We’re more than halfway through January – a little late for resolutions – but I’ve been thinking that I need to start cooking more at home. In my former life as a communications consultant, I would spend most of my “mental breaks” sitting at my desk reading about food (and as all my coworkers knew, I took a lot of those breaks). I never had a problem coming up with ideas for dinner that night and would head into the kitchen to take stock of the pantry as soon as I got home. I went out a good deal, too, but I was cooking dinner at least three times a week.
Now when I get home from the restaurant, I tend to want to sit down. And once I sit down, standing in the kitchen and waiting for inspiration to strike seems rather unappealing. I’ve been standing and thinking about food for about 10 hours already and I’m not really into it.
I’ve never been great with planning meals for the week (real talk: my food shopping strategy is grabbing whatever looks good) and I generally like coming up with a meal based on what I have on hand. So, I’m going to need to shop smarter to ensure I can have some components of meals prepped for the week in addition to making sure I have a well-stocked vegetable drawer.
As part of getting the new Japanese milk bread (pictured above) on the menu last week, we had to work out a recipe for the whipped honey and benne seed butter that would accompany it. I was tasting butter all day on Monday. Tiny spoonful after tiny spoonful. All. Day. After that, I was ready to EAT ALL THE VEGETABLES.
I’m having three very January cravings right now: brothy soups, hearty salads, and avocado toast. The last one is the easiest since I really only need to remember to get bread and avocados. Here’s some of my inspiration for dinners this week:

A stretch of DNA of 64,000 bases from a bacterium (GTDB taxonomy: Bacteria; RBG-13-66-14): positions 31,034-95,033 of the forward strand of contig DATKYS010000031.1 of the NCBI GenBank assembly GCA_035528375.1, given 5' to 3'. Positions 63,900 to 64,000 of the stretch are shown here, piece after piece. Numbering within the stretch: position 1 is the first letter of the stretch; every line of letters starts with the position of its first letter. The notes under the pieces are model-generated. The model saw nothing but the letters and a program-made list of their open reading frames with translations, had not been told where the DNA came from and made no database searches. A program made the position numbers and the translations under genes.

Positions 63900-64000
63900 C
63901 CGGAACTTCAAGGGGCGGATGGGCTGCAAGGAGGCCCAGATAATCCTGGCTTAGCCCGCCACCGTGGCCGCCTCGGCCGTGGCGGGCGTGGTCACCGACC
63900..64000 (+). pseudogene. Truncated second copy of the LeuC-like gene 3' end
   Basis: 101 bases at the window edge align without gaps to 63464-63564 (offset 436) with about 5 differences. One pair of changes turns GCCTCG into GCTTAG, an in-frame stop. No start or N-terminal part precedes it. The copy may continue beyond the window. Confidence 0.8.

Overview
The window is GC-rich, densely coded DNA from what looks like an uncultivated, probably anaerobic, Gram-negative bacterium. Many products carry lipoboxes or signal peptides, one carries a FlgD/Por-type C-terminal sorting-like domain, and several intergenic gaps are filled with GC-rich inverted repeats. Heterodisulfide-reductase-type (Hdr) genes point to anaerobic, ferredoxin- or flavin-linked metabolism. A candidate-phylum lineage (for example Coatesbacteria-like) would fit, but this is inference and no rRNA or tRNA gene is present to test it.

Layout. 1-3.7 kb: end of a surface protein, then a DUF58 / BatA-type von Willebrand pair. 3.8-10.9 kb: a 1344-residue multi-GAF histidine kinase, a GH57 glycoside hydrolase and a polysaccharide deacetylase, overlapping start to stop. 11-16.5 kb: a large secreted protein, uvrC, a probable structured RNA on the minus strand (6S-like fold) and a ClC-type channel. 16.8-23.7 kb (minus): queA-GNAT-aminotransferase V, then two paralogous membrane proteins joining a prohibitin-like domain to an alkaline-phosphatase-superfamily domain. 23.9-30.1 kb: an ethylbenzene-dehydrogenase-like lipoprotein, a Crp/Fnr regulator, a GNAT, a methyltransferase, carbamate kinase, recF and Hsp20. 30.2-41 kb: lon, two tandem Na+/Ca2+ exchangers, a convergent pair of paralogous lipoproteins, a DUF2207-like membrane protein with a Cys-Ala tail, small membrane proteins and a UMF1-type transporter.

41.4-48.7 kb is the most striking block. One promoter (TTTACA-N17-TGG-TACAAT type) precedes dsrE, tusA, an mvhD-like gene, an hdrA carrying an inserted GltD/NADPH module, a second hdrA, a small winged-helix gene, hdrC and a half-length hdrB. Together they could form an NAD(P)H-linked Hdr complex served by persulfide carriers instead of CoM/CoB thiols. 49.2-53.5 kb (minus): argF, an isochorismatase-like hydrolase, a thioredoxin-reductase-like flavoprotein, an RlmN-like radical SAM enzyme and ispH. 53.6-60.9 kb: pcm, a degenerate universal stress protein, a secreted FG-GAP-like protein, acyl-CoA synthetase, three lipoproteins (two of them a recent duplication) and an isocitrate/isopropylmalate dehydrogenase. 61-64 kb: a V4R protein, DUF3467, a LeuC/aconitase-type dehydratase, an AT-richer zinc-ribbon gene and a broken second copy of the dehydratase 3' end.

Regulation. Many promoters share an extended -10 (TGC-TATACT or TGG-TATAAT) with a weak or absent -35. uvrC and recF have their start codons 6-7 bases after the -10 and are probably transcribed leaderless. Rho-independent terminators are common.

- This spicy sweet potato burrito bowl is just a bed of lettuce away from meeting all my requirements.
- This lemon and chicken soup adds brightening lemon to a quick and hearty bean, chicken, and pasta soup.
- This carrot, avocado, and orange salad from April Bloomfield has been on my “to cook” list for a while and is perfect for taking advantage of winter citrus.
- This classic Italian lentil soup looks like a great made-ahead option.
- This carrot-and-chickpea salad with fried almonds is making me rethink my reliance on bags of greens from the grocery store.
- This 30-minute chicken posole could be my ideal way to get my Mexican fix in cold weather.
I make a lot of bread at work. It started off slowly, when I’d help another cook with the 160 mini-loaves of challah that needed to be ready to go to every table for dinner service. Then, I started making brioche once a week – it’s then frozen and used a few loaves at a time – for a French toast dessert. Before long, I took over challah production, and garlic knots to accompany eggplant parmesan were added to my daily responsibilities. This week, the challah was replaced by Japanese milk bread for bread service. I’d worked on the recipe a few months ago, as one of my first at-work bread experiments. There are still some small changes to work out, but the few days of full-scale production have gone well.
I see lots of bread in my future and I’m not at all sorry about it.
Usually, there’s a little extra dough left over after I weigh out all the portions to be made into standard-size loaves. Most of the time, it ends up in the trash. But sometimes, I’ll make it into a little something special to snack on in the prep kitchen. This full-sized loaf is inspired by those tiny, tasty experiments. But while folding, stuffing, or twisting in whatever looks good from the dry-goods shelf (e.g., white or dark chocolate chunks, peanuts, brown sugar) is almost always delicious, it usually isn’t very attractive. So I turned to America’s Test Kitchen for the best cinnamon-sugar filling for this challah. The secret is using powdered sugar instead of granulated so the filling stays put in the swirl, rather than pooling and weighing down the loaf.
The cinnamon filling gets rolled, cinnamon bun-style, into the three pieces of dough, which are then braided. I wasn’t about to tackle a complicated six-string braid on this one. The dough is incredibly easy to handle, so don’t be intimidated by all the rolling and shaping. You don’t even need to flour the counter when rolling it out. The dough recipe is entirely in weight measurements and they’ve never failed me. If you don’t have a kitchen scale, it’s a fantastic investment. I’ve never tried to convert this recipe to volume measurements, though I’m sure you could get approximations online if you were so inclined.
This challah is delicious right out of the oven and makes really excellent toast. Or French toast. Or bread pudding. If only someone could convince me that bread was the staple of a healthy diet, I swear I’d eat it for three meals a day.